I could report an exact duration and frequency for cardio, but to be honest, I believe it should be individualized. Understanding that each form of cardio is not equal, and one person’s intensity is different from the next, there are too many variables to make the time frame concrete.  The most important thing is to start where you are and try to advance day by day. If it’s 10 minutes, it’s still more than nothing. 

Public Health guidelines 

  • 2.5 hours of moderate exercise a week – 50% to about 70% of your maximum heart rate
  • 1 hour & 15 minutes of vigorous exercise a week 70% to about 85% of your maximum heart rate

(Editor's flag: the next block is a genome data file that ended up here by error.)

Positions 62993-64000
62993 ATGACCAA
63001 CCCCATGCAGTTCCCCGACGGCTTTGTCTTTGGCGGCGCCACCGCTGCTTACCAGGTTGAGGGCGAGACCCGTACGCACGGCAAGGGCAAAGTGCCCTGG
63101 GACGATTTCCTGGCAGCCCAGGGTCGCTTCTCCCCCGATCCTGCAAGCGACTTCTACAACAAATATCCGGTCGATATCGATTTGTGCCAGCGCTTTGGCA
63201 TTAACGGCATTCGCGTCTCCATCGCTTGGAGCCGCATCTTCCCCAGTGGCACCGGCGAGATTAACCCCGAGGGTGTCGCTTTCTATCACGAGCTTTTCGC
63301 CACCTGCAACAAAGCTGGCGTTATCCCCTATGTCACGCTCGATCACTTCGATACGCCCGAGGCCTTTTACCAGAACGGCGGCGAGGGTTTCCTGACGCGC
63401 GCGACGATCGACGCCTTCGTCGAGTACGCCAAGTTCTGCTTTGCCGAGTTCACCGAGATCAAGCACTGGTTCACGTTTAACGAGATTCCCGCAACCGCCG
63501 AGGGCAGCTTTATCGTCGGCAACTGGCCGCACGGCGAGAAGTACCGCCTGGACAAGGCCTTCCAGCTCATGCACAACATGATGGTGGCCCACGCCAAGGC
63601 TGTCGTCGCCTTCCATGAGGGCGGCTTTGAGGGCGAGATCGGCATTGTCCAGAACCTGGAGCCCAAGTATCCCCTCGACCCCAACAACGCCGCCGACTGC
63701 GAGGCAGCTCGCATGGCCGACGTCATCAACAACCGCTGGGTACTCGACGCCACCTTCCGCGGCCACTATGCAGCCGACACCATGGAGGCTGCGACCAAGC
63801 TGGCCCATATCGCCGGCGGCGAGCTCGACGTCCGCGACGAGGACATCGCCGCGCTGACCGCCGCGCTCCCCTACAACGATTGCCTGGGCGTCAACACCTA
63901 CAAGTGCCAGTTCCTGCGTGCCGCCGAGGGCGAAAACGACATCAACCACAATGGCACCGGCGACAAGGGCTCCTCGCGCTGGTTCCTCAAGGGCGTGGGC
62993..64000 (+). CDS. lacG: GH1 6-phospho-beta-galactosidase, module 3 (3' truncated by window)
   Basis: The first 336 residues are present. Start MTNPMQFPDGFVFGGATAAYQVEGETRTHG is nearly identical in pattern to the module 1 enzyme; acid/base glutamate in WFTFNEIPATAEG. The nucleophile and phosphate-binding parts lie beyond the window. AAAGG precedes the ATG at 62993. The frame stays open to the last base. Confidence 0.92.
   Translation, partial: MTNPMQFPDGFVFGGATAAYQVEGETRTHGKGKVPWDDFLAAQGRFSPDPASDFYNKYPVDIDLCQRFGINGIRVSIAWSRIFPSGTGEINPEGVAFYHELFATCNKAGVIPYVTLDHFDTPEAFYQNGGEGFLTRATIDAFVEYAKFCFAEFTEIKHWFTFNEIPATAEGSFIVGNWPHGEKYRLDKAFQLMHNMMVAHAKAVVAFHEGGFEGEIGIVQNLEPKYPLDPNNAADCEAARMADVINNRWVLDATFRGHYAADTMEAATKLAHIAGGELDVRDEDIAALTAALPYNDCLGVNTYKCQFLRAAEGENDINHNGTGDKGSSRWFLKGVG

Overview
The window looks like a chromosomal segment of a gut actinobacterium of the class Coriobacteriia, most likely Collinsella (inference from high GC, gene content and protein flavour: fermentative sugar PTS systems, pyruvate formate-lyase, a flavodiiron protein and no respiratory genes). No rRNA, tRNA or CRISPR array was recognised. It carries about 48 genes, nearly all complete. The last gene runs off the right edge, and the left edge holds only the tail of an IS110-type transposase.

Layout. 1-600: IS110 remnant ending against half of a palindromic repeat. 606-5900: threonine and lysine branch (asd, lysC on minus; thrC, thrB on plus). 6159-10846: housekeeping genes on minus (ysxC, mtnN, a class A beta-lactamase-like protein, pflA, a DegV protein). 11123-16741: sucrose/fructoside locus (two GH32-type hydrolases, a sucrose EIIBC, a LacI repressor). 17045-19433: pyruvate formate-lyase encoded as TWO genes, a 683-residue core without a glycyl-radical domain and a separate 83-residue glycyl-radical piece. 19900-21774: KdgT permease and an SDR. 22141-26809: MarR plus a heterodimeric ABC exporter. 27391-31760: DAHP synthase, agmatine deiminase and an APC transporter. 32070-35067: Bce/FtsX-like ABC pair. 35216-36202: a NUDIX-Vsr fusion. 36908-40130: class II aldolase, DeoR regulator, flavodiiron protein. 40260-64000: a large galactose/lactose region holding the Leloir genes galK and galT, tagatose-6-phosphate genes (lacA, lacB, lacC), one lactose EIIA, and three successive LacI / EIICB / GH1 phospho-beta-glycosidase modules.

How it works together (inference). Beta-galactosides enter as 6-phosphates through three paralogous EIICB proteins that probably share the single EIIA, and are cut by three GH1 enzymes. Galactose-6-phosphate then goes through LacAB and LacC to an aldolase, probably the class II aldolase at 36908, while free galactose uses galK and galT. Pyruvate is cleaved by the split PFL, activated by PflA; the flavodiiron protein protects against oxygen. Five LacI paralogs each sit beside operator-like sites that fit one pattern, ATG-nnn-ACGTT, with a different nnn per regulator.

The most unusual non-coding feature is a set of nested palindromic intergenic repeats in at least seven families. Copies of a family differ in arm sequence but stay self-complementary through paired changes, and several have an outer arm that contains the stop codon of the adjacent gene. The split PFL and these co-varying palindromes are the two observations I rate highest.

So, what’s your intensity level? The most popular way to monitor your intensity is by calculating your maximum heart rate and train within your targeted intensity range. Here is the most commonly used formula 220 – age (years) = beats per minute (bpm), or you can use this calculator

To make your cardio sessions most effective, I recommend using some form of a heart rate monitor, such as a fitness watch. I use a whoop band and my Fitbit. This way you know if your intensity is in the desired range based on your individualized MHR.

Okay, know that the basics have been covered, I will touch on several forms of cardio exercise good for anyone. If you have any underlying medical conditions, it may be best to see your physician first. If none, still be aware of your capabilities, there is no need to overtrain. 

12 Effective Forms of Cardio